Blame It On the Alcohol
I sat riveted to the TV, watching the story of the alleged sexual abuse scandal at Vanderbilt University unfold. A story that will undoubtedly change the course of life for all the teenagers and young adults involved. Can we really blame it on the alcohol?
To have made it to that college, must have taken a lot of sacrifice, effort, determination and persistence. You must have had some goals and sense of purpose. So what happened to simple human decency, and the rules by which society lives? What happened to people’s conscience and morality, and the golden rule of doing unto others only what you would want them to do to you? Would anyone want to see that happen to a family member? How then does no one say a word to stop the alleged assault?
Is it really the alcohol or should we teach our younger generation to learn to take responsibility for their actions. One very unfortunate fact though is that teens are drinking and doing drugs at the very time when their prefrontal cortex, the seat of reasoning and impulse control, and good judgment is developing. Teens, unlike most adults, don’t pause long enough to think of the consequences of their actions, and have not quite mastered the art of impulse control because that part of the brain, is not developed until about age 25.
Does that mean then that teenagers should blame their maturing brains for their lack of judgment? Or blame the alcohol? How can we as parents help our teens in this vulnerable stage, when even though they are the size of an adult, their brains are lagging behind in development? Add to this raging hormones, and the effect of peer pressure. This can be a recipe for disaster if all the emotion is not harnessed well.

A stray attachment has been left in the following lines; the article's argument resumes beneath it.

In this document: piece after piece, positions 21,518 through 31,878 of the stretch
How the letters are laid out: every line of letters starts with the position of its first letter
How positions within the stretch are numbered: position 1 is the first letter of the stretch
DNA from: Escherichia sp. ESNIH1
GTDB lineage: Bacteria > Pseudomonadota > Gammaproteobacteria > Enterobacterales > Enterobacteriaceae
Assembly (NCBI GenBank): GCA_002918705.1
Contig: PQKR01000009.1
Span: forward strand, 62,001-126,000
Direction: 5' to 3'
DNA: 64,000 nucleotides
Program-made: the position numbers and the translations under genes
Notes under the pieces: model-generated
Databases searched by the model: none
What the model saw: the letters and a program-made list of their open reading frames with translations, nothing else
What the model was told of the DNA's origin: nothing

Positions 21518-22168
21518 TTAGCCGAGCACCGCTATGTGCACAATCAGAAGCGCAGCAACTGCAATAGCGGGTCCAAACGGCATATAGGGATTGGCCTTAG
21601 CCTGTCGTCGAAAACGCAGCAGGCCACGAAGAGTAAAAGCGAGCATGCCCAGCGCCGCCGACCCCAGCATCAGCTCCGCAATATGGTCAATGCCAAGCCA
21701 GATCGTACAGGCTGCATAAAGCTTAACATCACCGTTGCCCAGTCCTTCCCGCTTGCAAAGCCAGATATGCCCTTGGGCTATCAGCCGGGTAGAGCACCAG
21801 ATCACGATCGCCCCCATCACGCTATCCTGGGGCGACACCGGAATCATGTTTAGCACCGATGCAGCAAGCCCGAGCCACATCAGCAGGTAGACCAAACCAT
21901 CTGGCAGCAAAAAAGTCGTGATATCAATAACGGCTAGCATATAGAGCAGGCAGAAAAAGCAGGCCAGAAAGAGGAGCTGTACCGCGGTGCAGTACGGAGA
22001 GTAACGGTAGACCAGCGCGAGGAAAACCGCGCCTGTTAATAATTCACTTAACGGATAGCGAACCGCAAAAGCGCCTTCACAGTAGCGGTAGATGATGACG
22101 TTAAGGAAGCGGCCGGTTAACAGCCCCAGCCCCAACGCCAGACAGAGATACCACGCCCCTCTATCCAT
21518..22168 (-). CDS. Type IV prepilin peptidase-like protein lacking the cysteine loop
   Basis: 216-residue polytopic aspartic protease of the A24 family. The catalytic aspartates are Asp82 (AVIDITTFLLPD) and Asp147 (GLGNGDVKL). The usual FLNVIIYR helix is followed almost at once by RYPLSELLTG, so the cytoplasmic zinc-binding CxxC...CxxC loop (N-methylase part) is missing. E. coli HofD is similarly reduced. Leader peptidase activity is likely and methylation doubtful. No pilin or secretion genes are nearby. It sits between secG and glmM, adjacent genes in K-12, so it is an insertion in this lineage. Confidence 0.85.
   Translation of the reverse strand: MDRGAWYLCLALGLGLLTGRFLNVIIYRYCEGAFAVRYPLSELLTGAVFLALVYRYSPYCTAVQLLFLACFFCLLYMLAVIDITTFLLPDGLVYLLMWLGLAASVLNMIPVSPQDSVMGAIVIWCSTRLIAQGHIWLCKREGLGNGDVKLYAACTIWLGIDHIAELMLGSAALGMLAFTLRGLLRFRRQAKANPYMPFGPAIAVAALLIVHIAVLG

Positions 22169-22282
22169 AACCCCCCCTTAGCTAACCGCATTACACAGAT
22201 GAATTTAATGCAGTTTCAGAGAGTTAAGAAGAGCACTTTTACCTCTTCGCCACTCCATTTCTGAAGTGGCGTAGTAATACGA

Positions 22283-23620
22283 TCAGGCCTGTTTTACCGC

What can parents do, to protect our children, even when they are not with us? No one has all the answers, but here are a few suggestions.
1. Communication! Communication! Communication!
As I always say, “Talk to your kids otherwise someone else will, and you won’t like what they have to say.” This must start way before the teenage years. You build rapport in the younger ages, when your children actually want to communicate with you, and it pays dividends in the teen years. By taking the time to listen, you discover your child’s “preferred” method of communication. Is it after school, when they come home and are eager for just a moment to let their guard down and talk? Is it whilst you listen to the radio or watch TV and an interesting topic comes up? Or is it at the family dinner table, when everyone is talking about their day? Your children must feel comfortable talking to you and must never be made to feel that you don’t have time for them. If they get this message, they close up and you have to work harder to gain their trust again.